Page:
Fr. George Morelli


image Fr. George Morelli is a seasoned professional in the areas of Clinical Psychology and Marriage and Family Therapy. An active pastor and leader, he chairs the archdiocesan Chaplaincy and Pastoral Counseling Ministry, and is also Religion Coordinator and Liaison of the Orthodox Christian Association of Medicine. He lives in San Diego, California, where he is Assistant Pastor at St. George Antiochian Orthodox Church. Fr. George has taught university and seminary courses in psychology and pastoral theology, and supervised doctoral clinical psychology interns. He has authored numerous articles in the field of psychology, and is also the author of Healing: Orthodox Christianity and Scientific Psychology. He can be heard on Ancient Faith Radio through his weekly podcast Healing: Orthodox Spirituality and Psychology. Also a regular contributor to OrthodoxyToday.org, Fr. George has graciously allowed the Antiochian Archdiocese to reproduce his writings on this website. Continuing Education (CE) units for mental health practitioners from the California Board of Behavioral Sciences (BBS) can be earned for reading these articles. Click here and scroll down to the articles listed under Orthodox Christianity. Register online, take the course and brief examination, and print the certificate.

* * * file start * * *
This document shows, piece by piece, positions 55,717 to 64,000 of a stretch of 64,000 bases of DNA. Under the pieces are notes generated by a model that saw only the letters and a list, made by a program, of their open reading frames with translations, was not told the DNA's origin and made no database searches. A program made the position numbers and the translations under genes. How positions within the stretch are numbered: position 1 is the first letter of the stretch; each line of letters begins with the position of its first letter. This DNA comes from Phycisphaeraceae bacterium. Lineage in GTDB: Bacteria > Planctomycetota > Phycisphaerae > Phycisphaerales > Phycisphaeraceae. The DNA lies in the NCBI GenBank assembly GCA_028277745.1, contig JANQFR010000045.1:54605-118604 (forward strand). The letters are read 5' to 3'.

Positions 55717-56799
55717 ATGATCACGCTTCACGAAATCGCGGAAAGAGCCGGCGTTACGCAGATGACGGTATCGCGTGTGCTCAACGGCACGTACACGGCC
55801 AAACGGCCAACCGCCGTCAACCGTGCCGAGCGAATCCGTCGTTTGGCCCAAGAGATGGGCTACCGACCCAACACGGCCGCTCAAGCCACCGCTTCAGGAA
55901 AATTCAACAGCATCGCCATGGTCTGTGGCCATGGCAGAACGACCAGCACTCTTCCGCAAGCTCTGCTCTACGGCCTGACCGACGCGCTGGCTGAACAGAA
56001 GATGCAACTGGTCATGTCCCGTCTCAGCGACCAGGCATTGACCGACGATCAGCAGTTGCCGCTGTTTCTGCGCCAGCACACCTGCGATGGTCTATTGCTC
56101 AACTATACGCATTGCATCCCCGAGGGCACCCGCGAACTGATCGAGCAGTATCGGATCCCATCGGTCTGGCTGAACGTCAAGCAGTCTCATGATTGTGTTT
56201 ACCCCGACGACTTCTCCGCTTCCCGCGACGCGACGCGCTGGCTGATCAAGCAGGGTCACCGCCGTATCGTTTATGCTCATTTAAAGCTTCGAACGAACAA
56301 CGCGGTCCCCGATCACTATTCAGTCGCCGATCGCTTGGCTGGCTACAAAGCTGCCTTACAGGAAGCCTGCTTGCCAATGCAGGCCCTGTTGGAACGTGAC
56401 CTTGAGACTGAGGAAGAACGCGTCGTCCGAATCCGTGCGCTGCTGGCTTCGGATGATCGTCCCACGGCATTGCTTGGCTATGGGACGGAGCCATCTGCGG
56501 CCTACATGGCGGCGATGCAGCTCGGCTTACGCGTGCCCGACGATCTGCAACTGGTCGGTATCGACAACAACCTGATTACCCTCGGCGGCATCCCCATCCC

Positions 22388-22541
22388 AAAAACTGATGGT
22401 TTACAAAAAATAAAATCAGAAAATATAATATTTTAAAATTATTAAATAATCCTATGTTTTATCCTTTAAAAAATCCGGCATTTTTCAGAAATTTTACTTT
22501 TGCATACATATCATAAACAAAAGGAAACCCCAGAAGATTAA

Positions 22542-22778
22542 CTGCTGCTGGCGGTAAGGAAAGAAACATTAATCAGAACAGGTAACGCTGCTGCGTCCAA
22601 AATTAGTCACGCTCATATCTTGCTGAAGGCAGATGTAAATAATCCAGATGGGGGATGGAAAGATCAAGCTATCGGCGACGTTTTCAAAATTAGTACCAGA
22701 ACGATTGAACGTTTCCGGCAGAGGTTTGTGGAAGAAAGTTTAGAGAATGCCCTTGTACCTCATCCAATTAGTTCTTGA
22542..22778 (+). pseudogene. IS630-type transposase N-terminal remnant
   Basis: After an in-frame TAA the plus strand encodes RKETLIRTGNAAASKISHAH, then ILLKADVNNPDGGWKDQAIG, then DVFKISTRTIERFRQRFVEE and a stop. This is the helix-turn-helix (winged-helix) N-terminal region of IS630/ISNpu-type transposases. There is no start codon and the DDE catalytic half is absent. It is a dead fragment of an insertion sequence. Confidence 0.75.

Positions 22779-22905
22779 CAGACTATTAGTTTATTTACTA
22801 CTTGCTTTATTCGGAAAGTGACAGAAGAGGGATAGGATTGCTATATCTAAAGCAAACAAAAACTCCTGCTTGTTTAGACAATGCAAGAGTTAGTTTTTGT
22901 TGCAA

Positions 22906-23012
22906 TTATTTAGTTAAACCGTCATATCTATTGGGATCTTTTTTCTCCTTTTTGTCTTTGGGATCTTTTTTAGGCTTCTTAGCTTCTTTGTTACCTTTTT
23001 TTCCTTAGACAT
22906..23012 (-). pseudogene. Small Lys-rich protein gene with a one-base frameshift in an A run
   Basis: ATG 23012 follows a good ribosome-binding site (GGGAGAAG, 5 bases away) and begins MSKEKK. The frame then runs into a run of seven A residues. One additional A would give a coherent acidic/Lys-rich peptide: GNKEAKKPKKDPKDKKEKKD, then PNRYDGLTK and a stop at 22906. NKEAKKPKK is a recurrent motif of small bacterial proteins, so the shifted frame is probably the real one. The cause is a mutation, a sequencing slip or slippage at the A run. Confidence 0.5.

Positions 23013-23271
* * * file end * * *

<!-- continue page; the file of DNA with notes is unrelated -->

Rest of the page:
You can also listen to Fr. George teach via his podcast at Ancient Faith Radio.

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Chaplain's Corner + Spiritual Neglect

by Fr. George Morelli

Some years ago there was a fast food chain advertisement tagline: “Where’s the beef?” As we look around modern society we can easily modify the tagline as a description of the current ‘state of the world’: ‘Where is the spiritual’? The dictionary word that best fits this description is sloth. Sloth is typically defined as “apathy” and inactivity in the practice of virtue.” It can also be enumerated as one of the “deadly sins,” and be considered as a neglect of God and His word.

In the book of Proverbs (19: 23-24) we read: “The fear of the Lord is unto life: and he shall abide in fullness without being visited with evil. The slothful hideth his hand under his armpit, and will not so much as bring it to his mouth.” Many of the world’s religious traditions warn of the neglect of the spiritual. Hindu writings inform us: “"When a man, having freed his mind from sloth, distraction, and vacillation, becomes as it were delivered from his mind, that is the highest point."i In Islamic tradition we read: “"O Allah! I seek refuge in You from worry and sorrow. I seek refuge in You from incapacity and sloth.”ii Buddhism lists a number of hindrances or obstructions to attaining a spiritual life. Among the five important ones listed are ‘sloth - torpor (thina-middha). It has its deleterious effect by interfering with tranquility and blocking insight.iii